OKD can build images from your source code, deploy them, and manage their lifecycle. To enable this, OKD provides an internal, integrated container image registry that can be deployed in your OKD environment to locally manage images.
OKD provides a built-in container image registry that runs as a standard workload on the cluster. The registry is configured and managed by an infrastructure Operator. It provides an out-of-the-box solution for users to manage the images that run their workloads, and runs on top of the existing cluster infrastructure. This registry can be scaled up or down like any other cluster workload and does not require specific infrastructure provisioning. In addition, it is integrated into the cluster user authentication and authorization system, which means that access to create and retrieve images is controlled by defining user permissions on the image resources.
The registry is typically used as a publication target for images built on the cluster, as well as being a source of images for workloads running on the cluster. When a new image is pushed to the registry, the cluster is notified of the new image and other components can react to and consume the updated image.
Image data is stored in two locations. The actual image data is stored in a configurable storage location, such as cloud storage or a filesystem volume. The image metadata, which is exposed by the standard cluster APIs and is used to perform access control, is stored as standard API resources, specifically images and imagestreams.
OKD can create containers using images from third-party registries, but it is unlikely that these registries offer the same image notification support as the integrated OKD registry. In this situation, OKD will fetch tags from the remote registry upon imagestream creation.
Refreshing the fetched tags is as simple as running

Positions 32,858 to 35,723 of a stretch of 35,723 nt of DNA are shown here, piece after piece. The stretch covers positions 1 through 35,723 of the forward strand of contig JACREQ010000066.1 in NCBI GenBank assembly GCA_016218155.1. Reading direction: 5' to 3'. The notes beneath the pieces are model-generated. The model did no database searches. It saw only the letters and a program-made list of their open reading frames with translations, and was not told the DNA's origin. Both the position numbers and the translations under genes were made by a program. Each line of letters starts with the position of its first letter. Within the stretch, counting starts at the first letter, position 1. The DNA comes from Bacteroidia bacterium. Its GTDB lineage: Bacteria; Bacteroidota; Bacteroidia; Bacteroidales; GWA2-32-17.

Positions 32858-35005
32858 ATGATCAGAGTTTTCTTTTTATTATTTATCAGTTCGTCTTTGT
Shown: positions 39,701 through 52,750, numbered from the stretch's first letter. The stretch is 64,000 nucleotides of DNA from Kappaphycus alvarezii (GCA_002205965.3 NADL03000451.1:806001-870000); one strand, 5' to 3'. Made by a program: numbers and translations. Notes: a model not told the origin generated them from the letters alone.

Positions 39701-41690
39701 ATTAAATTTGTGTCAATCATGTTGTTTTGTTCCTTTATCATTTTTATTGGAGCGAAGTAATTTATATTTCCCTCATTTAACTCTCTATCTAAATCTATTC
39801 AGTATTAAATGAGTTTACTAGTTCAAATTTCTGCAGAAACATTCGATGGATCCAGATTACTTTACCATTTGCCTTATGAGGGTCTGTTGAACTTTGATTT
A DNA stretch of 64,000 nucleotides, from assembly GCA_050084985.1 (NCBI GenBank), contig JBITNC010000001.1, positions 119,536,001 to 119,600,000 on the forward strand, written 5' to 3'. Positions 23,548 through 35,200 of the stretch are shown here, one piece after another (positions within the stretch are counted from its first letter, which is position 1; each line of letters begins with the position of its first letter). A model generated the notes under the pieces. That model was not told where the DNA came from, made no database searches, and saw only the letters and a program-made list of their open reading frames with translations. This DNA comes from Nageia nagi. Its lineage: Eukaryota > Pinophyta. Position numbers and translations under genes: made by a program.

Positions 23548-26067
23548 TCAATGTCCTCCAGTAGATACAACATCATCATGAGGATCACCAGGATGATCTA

<stream>. When new images are detected, the previously described build and
deployment reactions occur.
If you need an enterprise-quality container image registry, Red Hat Quay is available both as a hosted service and as software you can install in your own data center or cloud environment. Advanced registry features in Red Hat Quay include geo-replication, image scanning, and the ability to roll back images.
Visit the Quay.io site to set up your own hosted Quay registry account. After that, follow the Quay Tutorial to log in to the Quay registry and start managing your images.
You can access your Red Hat Quay registry from OKD like any remote container image registry.
All container images available through the Red Hat Container Catalog are hosted
on an image registry,
registry.redhat.io, requires authentication for access to
images and hosted content on OKD. Following the move to the new
registry, the existing registry will be available for a period of time.
OKD pulls images from
The new registry uses standard OAuth mechanisms for authentication, with the following methods:
Authentication token. Tokens, which are generated by administrators, are service accounts that give systems the ability to authenticate against the container image registry. Service accounts are not affected by changes in user accounts, so the token authentication method is reliable and resilient. This is the only supported authentication option for production clusters.
Web username and password. This is the standard set of credentials you use
to log in to resources such as
While it is possible to use this authentication method with OKD, it
is not supported for production deployments. Restrict this authentication method
to stand-alone projects outside OKD.
You can use
podman login with your credentials, either username and password
or authentication token, to access content on the new registry.
All imagestreams point to the new registry. Because the registry requires
authentication for access, the Samples Operator creates the
You must place your credentials in two places:
OpenShift namespace. Your credentials must exist in the OpenShift namespace so that the imagestreams in the OpenShift namespace can import.
Your host. Your credentials must exist on your host because Kubernetes uses the credentials from your host when it goes to pull images.